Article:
The Jayhawks (aka The Bunkhouse Album)

( 1 )

Editorial Reviews

All Music Guide - Mark Deming
The Jayhawks' 1986 debut album often called "The Bunkhouse Album" by fans for the label then-manager Charlie Pine founded to release it documented the group when they were still young and green, and though it captures some strong and confident performances from a fine band, it's clear they were still a few years away from finding the sound that would make The Blue Earth and Hollywood Town Hall some of the most memorable music to come from the first wave of alt-country. The Jayhawks sounds more like a proper country album than anything else in their catalog; the rockabilly and vintage C&W licks lead guitarist Gary Louris had learned in his earlier group, Safety Last, ...
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Editorial Reviews

All Music Guide - Mark Deming
The Jayhawks' 1986 debut album often called "The Bunkhouse Album" by fans for the label then-manager Charlie Pine founded to release it documented the group when they were still young and green, and though it captures some strong and confident performances from a fine band, it's clear they were still a few years away from finding the sound that would make The Blue Earth and Hollywood Town Hall some of the most memorable music to come from the first wave of alt-country. The Jayhawks sounds more like a proper country album than anything else in their catalog; the rockabilly and vintage C&W licks lead guitarist Gary Louris had learned in his earlier group, Safety Last, were still a major part of his arsenal especially on "Misery Tavern" and "Behind Bars", and Cal Hand's pedal steel is a key part of the arrangements on tunes such as "Falling Star," "The Liquor Store Came First," and "Six Pack on the Dashboard." The pace is surprisingly peppy compared to the contemplative rhythms of the Jayhawks' best work drummer Norm Rogers, who would later do a stylistic 180 and join Minneapolis noise-mongers the Cows, drives most of the tunes with a solid, uptempo shuffle, and though "Let the Critics Wonder" and "King of Kings" anticipate the sound of the band's classic era, most of the Bunkhouse album sounds like the work of a smart, lively country-rock band still looking for the approach that would truly set them apart. Mark Olson and Gary Louris' songwriting was skillful and literate, and the Jayhawks play with fire and imagination on their debut, but these 13 speedy numbers which spin by in less than 38 minutes mark a phase they were staring to outgrow even as they were recording this music; there's nothing here for anyone involved to be ashamed of, but The Jayhawks is still clearly juvenilia, enjoyable as it is.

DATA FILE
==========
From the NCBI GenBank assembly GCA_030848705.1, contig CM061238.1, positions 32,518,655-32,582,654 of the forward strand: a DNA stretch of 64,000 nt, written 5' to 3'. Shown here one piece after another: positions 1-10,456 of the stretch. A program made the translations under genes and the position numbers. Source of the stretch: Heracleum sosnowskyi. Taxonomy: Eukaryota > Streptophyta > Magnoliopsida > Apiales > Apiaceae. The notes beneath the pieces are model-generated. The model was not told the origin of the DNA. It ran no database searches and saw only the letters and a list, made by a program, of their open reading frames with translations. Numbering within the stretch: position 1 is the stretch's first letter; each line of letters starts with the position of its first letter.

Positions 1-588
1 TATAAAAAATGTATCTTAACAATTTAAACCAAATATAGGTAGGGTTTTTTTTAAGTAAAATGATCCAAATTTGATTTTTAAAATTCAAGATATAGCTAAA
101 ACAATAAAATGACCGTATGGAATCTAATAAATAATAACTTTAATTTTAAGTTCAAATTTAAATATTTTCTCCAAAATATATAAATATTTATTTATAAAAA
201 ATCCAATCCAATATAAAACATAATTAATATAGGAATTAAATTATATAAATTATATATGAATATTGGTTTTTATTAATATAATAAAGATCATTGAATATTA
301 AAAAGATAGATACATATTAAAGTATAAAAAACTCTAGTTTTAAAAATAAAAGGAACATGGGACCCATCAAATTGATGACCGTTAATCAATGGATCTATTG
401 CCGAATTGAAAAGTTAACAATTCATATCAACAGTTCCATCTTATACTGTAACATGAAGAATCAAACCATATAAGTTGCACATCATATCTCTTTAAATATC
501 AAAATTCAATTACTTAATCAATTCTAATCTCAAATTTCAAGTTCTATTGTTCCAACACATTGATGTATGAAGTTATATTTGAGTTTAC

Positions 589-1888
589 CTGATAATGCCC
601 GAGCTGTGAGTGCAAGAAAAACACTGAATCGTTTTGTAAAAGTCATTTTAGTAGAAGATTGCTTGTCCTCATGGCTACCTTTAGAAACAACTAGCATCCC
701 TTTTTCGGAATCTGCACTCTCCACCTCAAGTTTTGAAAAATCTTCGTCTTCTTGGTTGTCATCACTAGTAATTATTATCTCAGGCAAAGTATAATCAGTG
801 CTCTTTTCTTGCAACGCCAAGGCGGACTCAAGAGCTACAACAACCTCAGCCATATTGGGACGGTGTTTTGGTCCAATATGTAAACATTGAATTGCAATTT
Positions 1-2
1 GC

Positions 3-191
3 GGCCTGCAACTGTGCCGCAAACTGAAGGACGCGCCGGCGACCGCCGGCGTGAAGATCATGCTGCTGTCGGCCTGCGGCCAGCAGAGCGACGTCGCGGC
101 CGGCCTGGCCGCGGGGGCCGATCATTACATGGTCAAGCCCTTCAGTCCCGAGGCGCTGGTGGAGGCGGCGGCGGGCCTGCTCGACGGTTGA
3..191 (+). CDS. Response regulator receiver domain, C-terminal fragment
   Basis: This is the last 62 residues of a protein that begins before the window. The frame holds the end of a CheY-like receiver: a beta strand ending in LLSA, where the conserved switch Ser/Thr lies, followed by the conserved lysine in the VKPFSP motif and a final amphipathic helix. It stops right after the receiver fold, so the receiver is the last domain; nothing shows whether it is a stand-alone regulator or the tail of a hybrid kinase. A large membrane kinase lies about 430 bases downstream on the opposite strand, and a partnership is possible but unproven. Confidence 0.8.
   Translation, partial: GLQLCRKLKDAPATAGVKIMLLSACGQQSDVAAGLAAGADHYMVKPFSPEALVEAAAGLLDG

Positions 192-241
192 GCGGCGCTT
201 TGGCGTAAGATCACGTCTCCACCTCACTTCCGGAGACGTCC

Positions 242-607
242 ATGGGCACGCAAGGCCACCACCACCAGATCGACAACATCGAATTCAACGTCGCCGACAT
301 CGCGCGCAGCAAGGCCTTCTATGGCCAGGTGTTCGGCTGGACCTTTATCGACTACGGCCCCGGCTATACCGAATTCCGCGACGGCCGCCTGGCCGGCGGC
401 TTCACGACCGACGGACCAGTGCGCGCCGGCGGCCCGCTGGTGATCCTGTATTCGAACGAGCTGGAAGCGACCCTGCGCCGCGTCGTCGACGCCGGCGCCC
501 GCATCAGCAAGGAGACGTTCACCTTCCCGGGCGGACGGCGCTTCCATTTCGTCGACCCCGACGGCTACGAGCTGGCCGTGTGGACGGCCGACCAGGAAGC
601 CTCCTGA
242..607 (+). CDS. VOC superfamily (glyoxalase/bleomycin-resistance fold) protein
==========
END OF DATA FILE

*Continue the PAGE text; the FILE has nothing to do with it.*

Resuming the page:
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Product Details

  • Release Date: 5/18/2010
  • Label: Lost Highway
  • UPC: 602527384399
  • Catalog Number: 001427002

Album Credits

Performance Credits
The Jayhawks Primary Artist
Cal Hand Pedal Steel Guitar
Gary Louris Electric Guitar, Vocals
Mark Olson Guitar, Vocals
Marc Perlman Bass
Charlie Pine Piano
Norm Rogers Drums
Technical Credits
The Jayhawks Arranger
Craig Allen Reissue Design
Richard Dodd Remastering
Gary Louris Composer
Mark Olson Composer, Poetry
Roger Seibel Mastering
Jeff Bjork Engineer, Remixing
Charlie Pine Producer, Remixing
Dave Engdahl Engineer, Remixing
Katie Pelzer Cover Design
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Customer Reviews

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Sort by: Showing 1 Customer Reviews
  • Posted October 1, 2010

    more from this reviewer

    I Also Recommend:

    No Bunk In This House

    With the recent break-up of the alternative country band, The Jayhawks, it's good to see that Lost Highway Records finally released the band's first-ever album. Often nicknamed "The Bunkhouse Album", their indie record company only issued 2000 copies of their 1986 album and has never been available on CD until now. Listening to the album now, it's clear that The Jayhawks had a lot of energy in their early days before they focused more on the singer-songwriting abilities of their two founders, Mark Olson and Gary Louris. While the album is not perfect, it's clear that the Minneapolis band's influences are all over the place. The opening song, "Falling Star", channels a lot of The Beatles while "Let The Critics Wonder" has a Dylanesque whine to it. They even channel Merle Haggard's outlaw imagery with "Behind Bars" and "(I'm Not In) Prison". What's surprising is that on "The Bunkhouse Album", the band actually has a sense of humor, which is evident on songs like "The Liquor Store Came First". One almost wishes the band continued on that path. Although American Recordings is planning to re-release special editions of The Jayhawks' albums and they are worth checking out, just the same. But first, start with this one.

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Sort by: Showing 1 Customer Reviews